Rome Memorial Hospital honored by American Heart Association

Published Aug 6, 2018 at 4:00pm

Rome Memorial Hospital has received the Mission: Lifeline Silver Referring Quality Achievement Award for implementing quality improvement measures outlined by the American Heart Association for the treatment of patients who suffer severe heart attacks.

Every year, more than 250,000 people experience an ST elevation myocardial infarction (STEMI), the deadliest type of heart attack, caused by a blockage of blood flow to the heart that requires timely treatment, the hospital noted. “To prevent death, it’s critical to restore blood flow as quickly as possible, either by mechanically opening the blocked vessel or by providing clot-busting medication.”

The Mission: Lifeline program’s goal is to reduce system barriers to prompt treatment for heart attacks, beginning with the 9-1-1 call, to EMS transport and continuing through hospital treatment and discharge. The initiative provides tools, training and other resources to support heart attack care following protocols from the most recent evidence-based treatment guidelines.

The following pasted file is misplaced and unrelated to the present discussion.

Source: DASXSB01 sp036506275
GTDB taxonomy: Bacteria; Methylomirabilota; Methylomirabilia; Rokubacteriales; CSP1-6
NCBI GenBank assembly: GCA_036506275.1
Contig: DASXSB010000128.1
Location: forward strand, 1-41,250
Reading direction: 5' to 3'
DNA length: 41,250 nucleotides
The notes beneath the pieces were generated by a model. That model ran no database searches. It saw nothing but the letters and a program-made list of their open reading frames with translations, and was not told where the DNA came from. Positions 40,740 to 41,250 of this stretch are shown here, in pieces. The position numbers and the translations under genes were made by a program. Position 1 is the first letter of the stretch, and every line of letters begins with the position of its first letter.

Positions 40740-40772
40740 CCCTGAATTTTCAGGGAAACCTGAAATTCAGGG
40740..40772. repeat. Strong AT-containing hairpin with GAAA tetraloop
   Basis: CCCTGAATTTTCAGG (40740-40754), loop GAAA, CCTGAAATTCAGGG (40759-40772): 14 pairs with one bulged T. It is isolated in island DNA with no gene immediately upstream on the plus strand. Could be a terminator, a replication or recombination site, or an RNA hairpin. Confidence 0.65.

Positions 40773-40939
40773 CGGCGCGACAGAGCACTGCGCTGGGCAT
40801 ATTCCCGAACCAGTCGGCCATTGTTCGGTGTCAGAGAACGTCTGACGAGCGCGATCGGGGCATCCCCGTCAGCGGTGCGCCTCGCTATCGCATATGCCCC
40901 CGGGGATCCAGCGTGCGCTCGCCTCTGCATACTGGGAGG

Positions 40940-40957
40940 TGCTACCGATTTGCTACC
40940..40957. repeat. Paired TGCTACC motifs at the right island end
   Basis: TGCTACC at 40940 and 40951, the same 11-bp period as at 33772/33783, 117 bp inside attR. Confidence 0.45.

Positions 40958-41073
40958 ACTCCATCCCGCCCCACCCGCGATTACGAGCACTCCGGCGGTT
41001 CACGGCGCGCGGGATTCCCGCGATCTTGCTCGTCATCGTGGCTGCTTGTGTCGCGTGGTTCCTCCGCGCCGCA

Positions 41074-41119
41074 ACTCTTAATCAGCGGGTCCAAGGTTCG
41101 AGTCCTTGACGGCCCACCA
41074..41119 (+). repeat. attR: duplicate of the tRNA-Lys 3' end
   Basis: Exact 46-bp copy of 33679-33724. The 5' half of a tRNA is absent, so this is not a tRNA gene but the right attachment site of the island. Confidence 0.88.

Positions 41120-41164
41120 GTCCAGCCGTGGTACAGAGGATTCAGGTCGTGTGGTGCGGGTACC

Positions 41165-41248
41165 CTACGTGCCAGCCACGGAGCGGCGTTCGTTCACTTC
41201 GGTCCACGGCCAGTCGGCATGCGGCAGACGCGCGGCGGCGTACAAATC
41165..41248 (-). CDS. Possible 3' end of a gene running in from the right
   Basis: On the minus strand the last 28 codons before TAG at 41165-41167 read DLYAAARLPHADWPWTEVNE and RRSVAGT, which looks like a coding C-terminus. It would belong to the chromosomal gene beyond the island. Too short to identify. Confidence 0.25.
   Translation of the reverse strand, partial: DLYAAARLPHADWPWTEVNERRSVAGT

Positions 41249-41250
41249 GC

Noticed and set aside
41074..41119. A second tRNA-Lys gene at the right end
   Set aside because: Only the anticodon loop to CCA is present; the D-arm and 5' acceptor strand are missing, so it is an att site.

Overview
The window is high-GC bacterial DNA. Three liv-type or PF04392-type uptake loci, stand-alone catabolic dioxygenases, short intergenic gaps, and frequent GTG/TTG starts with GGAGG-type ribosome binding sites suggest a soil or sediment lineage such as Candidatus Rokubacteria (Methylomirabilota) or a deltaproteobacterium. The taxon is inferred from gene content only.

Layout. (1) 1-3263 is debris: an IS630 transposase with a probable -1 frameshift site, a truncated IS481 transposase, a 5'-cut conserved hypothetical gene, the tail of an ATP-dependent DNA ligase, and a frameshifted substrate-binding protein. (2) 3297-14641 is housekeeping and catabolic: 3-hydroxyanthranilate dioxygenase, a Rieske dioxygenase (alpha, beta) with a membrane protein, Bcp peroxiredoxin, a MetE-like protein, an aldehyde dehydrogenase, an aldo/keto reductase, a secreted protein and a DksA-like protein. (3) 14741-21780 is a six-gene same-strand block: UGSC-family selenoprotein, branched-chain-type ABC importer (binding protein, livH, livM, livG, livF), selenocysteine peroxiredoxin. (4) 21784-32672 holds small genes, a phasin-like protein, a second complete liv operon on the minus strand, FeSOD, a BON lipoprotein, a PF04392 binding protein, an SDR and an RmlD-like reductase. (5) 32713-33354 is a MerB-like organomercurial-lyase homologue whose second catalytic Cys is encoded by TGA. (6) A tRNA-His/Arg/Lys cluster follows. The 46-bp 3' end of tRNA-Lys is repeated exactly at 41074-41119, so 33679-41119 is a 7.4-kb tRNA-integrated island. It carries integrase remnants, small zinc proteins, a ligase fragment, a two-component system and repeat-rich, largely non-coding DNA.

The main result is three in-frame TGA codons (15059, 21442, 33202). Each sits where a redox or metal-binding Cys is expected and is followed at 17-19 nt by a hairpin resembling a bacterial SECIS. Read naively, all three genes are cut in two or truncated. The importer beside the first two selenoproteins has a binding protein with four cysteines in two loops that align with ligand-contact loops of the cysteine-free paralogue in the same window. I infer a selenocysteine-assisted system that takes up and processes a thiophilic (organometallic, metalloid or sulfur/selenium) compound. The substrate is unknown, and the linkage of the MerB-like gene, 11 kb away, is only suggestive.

Rome Memorial Hospital earned the award by meeting criteria and standards of performance for promptly diagnosing STEMI patients and transferring them to hospitals that provide emergency procedures to re-establish blood flow to blocked arteries when needed.

“Rome Memorial Hospital is dedicated to providing optimal care for heart attack patients,” said Dr. Andrew Bushnell, chief medical officer and emergency department director for the hospital. “Our emergency room staff has implemented a protocol that ensures swift diagnostic testing and coordination with EMS and collaborating heart centers so cardiac patients receive the life-saving interventions that they need. We are pleased to be recognized for our dedication and achievements in cardiac care through Mission: Lifeline.”

“We commend Rome Memorial Hospital for this award in recognition for following evidence-based guidelines for timely heart attack treatment,” said Dr. Tim Henry, chair of the Mission: Lifeline Acute Coronary Syndrome Subcommittee. “We applaud the significant institutional commitment to their critical role in the system of care for quickly and appropriately treating heart attack patients.”